We want to spread the message that science is so diverse and there are so many different avenues that someone can do down if they pick STEM! What advice would you give students in secondary school considering a science course at third level?

I often find that one of the big barriers to choosing a STEM course is the dreaded requirement of mathematics. However, if you choose a discipline within STEM that you are extremely passionate about the context in which mathematics is employed becomes much more interesting. It is much easier to study maths when you see how useful it can be in an applied setting. For example, I did honours level maths and applied maths for my leaving cert and I hated both. However, once I started my degree and identified how I could use maths to improve sporting performance my opinion completely reversed and I loved it. I now specialise in the area of biomechanics which is essentially the application of physics and mathematics to gain a better understanding of human movement.

What are some of the exciting jobs someone can expect to apply for if they complete a sports science course at AIT?

Sport Science is a great discipline to study as it gives you a broad range of expertise and provides you with the opportunity explore multiple avenues once you complete the degree. Across the 4 years you will study modules in Physiology, Biomechanics, Coaching, Nutrition, Psychology, Strength and Conditioning, and Performance Analysis. From this you can choose to pursue careers or further study in one of these areas or a combination of them.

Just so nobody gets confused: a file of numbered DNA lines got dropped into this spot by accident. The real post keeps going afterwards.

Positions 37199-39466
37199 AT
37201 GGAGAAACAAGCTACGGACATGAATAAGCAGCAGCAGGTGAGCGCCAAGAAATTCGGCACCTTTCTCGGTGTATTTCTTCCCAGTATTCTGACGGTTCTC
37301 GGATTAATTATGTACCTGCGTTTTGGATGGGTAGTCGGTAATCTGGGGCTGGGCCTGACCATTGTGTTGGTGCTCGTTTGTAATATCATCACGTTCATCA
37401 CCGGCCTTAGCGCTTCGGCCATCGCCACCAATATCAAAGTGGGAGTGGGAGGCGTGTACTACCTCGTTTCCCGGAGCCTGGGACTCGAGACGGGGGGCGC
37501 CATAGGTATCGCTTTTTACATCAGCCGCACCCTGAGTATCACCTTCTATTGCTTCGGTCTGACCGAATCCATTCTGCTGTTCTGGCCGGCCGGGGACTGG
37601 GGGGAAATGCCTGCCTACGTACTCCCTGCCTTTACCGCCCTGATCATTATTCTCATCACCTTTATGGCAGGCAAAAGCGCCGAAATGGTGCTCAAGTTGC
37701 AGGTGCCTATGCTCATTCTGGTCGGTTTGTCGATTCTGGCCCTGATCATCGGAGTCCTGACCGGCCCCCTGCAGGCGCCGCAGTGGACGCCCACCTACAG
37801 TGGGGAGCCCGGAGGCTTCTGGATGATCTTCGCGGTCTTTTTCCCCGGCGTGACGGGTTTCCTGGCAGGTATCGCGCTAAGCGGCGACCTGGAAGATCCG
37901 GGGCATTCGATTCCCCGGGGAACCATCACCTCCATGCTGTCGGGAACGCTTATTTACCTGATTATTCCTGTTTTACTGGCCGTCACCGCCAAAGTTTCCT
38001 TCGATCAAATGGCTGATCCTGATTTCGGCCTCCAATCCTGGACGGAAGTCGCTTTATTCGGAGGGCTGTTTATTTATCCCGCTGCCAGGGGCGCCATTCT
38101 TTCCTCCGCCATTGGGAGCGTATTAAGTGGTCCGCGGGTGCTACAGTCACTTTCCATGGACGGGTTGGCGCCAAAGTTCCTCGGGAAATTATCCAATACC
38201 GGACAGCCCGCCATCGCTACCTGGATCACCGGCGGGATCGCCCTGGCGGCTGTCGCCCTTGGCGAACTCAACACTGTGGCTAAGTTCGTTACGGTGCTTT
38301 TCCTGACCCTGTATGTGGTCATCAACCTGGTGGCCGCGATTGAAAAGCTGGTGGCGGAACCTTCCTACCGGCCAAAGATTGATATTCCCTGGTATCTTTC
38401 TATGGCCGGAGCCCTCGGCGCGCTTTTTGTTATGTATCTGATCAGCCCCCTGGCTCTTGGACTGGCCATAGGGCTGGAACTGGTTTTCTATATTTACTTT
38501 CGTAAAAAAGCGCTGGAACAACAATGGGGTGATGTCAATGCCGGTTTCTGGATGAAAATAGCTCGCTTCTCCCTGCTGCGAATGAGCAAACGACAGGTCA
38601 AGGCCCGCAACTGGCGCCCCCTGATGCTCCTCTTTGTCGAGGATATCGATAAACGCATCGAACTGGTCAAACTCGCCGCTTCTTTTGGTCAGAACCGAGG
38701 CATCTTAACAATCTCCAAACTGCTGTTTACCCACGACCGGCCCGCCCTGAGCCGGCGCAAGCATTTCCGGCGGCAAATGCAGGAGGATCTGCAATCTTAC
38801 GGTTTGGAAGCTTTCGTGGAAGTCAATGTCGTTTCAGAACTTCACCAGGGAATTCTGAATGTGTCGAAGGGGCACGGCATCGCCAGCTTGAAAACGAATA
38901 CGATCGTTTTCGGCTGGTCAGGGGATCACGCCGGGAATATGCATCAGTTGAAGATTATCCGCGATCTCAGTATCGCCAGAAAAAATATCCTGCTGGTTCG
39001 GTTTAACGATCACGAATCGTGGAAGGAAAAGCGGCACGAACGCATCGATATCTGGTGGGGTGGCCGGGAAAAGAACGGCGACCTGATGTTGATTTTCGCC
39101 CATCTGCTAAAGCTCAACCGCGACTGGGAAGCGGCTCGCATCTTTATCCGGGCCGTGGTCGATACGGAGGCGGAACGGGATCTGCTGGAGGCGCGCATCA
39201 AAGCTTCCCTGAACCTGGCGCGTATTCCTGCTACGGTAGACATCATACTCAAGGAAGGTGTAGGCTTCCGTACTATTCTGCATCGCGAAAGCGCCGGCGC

Science is a great gateway for students…

We were delighted to have Chris Coombs from Tullamore Physio in to speak to students at Tullamore College last week. Chris is also a lecturer in the Sports Science department at AIT and gave students a whole host of tips on sports injury prevention during their ‘Healthy Living Week’ as well as advice on facilities and courses at AIT. We had a chat to Chris to find out more about his career and what inspired him to study physiotherapy!

Chris, what was it that first inspired you to pursue a career in physiotherapy? I know you are sports mad, could that be something to do with it?

I was always fascinated with sports performance. I was playing rugby and judo in wales and was constantly trying to get the best out of myself but for various reasons I kept getting injured (Now I know why!) – So for me it was a no brainer if I couldn’t play top level sport it provided a great chance of being involved in high level sport!

Can you tell us a bit about your background, where you studied and what course you took?

My first degree was in Sports Science, I studied this at Glamorgan University and this gave me a good background in sports performance testing and training elite athletes. Following this I attended Cardiff medical School and completed a Degree in Physiotherapy. I then undertook post graduate courses looking at running mechanics, athlete load monitoring and various courses to help treat different conditions. At present Im studying a Masters in Clinical Physiotherapy which is based out of Curtin University, Australia!

 

Did you like science in school?

Yes I quite liked science it was better than maths! At school I probably wasn’t the most dedicated student but as I got a little older I found I enjoyed it more!

We are delighted to hear you are now sharing your expert knowledge and lecturing in the Midlands third level institution, AIT? What courses are you teaching there?